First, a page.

13 April: Overview of Model-based performance improvement – 1 day (Johannesburg)
19 April: Overview of Model-based performance improvement – 1 day (Cape Town)
20-22 April: Introduction to CMMI – 3 days (Cape Town)
20 April:Agile Forum
Speaker: Ahmed Omarjee
Overview: Agile software development applies techniques that aim to amplify the effects of standard development practices such as testing through the use of Test Driven Development (TDD) as well as quality control and early feedback through the use of Pair Programming and Continuous Integration. It is common to hear that “if testing is considered good” then “we should strive to test more often” and “if obtaining early feedback on quality is considered good” then “we should strive to obtain such feedback more often”.
Continuous Integration is an agile software development practice that implements continuous processes of applying quality control – that is small pieces of effort, applied frequently. It aims to improve the quality of software, and to reduce the time taken to deliver it, by replacing the traditional practice of applying quality control after completing all development.
The typical lifecycle includes members of a team integrating their work frequently, usually each person integrating at least daily - leading to multiple integrations per day. Each integration is verified by an automated build (including tests) to detect integration errors as quickly as possible. Many teams find that this approach leads to significantly reduced integration problems and allows a team to develop cohesive software more rapidly.
Overview: We have seen the use and abuse of the architectural views suggested by different architecture guidelines, but we seldom see the usage of those guidelines yield the desired results. Often the TOGAF guidelines are flouted to present an architecture for the sake of presenting it. But do these views always answer the questions related to all apsects of a system? We have seen many times the architecture views leave too many things to be interpreted subjectively by the implementation team leading to failure during implementation. Can there be a list of architecture views which could serve as a definitive list for all system architectures? How does the Solution and Enterprise Architecture meet the Business Architecture? How do we merge these successfully?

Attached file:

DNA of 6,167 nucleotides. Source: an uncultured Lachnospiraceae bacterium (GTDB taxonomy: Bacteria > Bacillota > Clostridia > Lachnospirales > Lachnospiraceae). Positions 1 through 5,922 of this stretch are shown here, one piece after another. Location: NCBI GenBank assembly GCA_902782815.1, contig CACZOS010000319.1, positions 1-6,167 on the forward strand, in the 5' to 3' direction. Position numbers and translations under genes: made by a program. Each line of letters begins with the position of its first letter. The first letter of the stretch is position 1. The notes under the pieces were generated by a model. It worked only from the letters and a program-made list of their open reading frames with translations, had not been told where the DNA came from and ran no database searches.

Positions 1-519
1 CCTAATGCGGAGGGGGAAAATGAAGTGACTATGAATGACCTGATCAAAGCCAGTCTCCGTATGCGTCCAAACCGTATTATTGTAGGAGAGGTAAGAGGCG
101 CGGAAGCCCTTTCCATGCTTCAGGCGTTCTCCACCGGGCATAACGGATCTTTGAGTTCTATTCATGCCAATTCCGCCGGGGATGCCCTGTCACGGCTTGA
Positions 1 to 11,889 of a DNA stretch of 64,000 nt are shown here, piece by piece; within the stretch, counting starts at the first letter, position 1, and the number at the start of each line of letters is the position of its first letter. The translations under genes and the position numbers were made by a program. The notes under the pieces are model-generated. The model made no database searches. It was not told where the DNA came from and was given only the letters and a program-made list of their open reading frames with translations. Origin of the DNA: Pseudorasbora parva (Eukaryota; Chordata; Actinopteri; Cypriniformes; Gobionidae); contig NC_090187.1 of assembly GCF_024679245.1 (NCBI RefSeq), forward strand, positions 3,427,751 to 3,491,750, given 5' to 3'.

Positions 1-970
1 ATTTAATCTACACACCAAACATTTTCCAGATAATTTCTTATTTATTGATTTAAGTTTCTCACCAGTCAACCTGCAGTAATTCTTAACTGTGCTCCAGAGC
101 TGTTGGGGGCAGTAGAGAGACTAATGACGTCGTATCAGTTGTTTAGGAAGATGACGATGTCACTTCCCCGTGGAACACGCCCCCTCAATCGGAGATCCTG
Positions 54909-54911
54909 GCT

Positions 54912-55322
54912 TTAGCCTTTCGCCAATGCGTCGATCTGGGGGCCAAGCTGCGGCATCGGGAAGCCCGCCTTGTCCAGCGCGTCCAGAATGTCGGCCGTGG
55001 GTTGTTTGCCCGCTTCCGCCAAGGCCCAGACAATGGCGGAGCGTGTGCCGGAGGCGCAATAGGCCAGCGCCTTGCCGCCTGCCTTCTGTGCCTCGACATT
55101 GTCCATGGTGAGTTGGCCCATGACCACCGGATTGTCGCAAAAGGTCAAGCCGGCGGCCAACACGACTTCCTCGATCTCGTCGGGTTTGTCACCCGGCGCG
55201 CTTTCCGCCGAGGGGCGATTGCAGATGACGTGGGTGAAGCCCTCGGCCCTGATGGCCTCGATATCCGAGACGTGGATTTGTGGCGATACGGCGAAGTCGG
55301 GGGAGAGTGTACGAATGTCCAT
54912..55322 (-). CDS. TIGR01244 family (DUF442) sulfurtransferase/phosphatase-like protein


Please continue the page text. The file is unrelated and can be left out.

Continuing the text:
Here is a list of views suggested to see the system architecture from different angles and leave very little for subject to interpretation:
Topic:Report-back from the “SEPG North America” Conference
Speaker: Prof Barry Dwolatzky
Overview: “SEPG North America” is the Software Engineering Institute (SEI)’s big annual process improvement gathering. In March 2010 it was held in Savannah, Georgia, and was attended by nearly 1,000 process experts and software engineers from around the world. Some of the highlights of the conference were papers on Cloud Computing, CMMI and Agile, CMMI for Services and a “multi-model” approach to process improvement. There was also a forum on the upcoming CMMI version 1.3, due for release later in 2010.Barry Dwolatzky, Director of the JCSE was one of the few attendees from Africa.He will present an overview of some of the important papers presented at SEPG 2010.